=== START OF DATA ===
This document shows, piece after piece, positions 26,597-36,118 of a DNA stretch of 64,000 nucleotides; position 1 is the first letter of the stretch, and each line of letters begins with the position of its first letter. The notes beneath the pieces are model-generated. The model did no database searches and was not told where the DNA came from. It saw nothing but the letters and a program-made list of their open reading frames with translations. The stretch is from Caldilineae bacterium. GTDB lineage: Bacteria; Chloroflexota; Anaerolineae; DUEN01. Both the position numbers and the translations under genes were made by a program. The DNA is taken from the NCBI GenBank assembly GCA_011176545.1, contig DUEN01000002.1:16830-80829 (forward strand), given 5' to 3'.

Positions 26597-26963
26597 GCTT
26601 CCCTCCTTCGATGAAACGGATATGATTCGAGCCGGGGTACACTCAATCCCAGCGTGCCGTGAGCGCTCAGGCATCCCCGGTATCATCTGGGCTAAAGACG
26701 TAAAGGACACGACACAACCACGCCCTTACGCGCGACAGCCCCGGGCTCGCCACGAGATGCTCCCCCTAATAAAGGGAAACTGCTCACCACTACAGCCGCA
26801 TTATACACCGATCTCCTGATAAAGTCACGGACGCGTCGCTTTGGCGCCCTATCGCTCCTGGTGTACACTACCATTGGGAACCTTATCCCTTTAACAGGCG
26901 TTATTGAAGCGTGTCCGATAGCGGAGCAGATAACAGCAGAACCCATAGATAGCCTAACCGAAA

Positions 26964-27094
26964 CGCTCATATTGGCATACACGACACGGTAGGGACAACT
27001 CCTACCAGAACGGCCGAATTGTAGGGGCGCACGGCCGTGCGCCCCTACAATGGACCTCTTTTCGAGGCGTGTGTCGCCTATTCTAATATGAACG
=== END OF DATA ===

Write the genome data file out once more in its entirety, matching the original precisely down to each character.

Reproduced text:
This document shows, piece after piece, positions 26,597-36,118 of a DNA stretch of 64,000 nucleotides; position 1 is the first letter of the stretch, and each line of letters begins with the position of its first letter. The notes beneath the pieces are model-generated. The model did no database searches and was not told where the DNA came from. It saw nothing but the letters and a program-made list of their open reading frames with translations. The stretch is from Caldilineae bacterium. GTDB lineage: Bacteria; Chloroflexota; Anaerolineae; DUEN01. Both the position numbers and the translations under genes were made by a program. The DNA is taken from the NCBI GenBank assembly GCA_011176545.1, contig DUEN01000002.1:16830-80829 (forward strand), given 5' to 3'.

Positions 26597-26963
26597 GCTT
26601 CCCTCCTTCGATGAAACGGATATGATTCGAGCCGGGGTACACTCAATCCCAGCGTGCCGTGAGCGCTCAGGCATCCCCGGTATCATCTGGGCTAAAGACG
26701 TAAAGGACACGACACAACCACGCCCTTACGCGCGACAGCCCCGGGCTCGCCACGAGATGCTCCCCCTAATAAAGGGAAACTGCTCACCACTACAGCCGCA
26801 TTATACACCGATCTCCTGATAAAGTCACGGACGCGTCGCTTTGGCGCCCTATCGCTCCTGGTGTACACTACCATTGGGAACCTTATCCCTTTAACAGGCG
26901 TTATTGAAGCGTGTCCGATAGCGGAGCAGATAACAGCAGAACCCATAGATAGCCTAACCGAAA

Positions 26964-27094
26964 CGCTCATATTGGCATACACGACACGGTAGGGACAACT
27001 CCTACCAGAACGGCCGAATTGTAGGGGCGCACGGCCGTGCGCCCCTACAATGGACCTCTTTTCGAGGCGTGTGTCGCCTATTCTAATATGAACG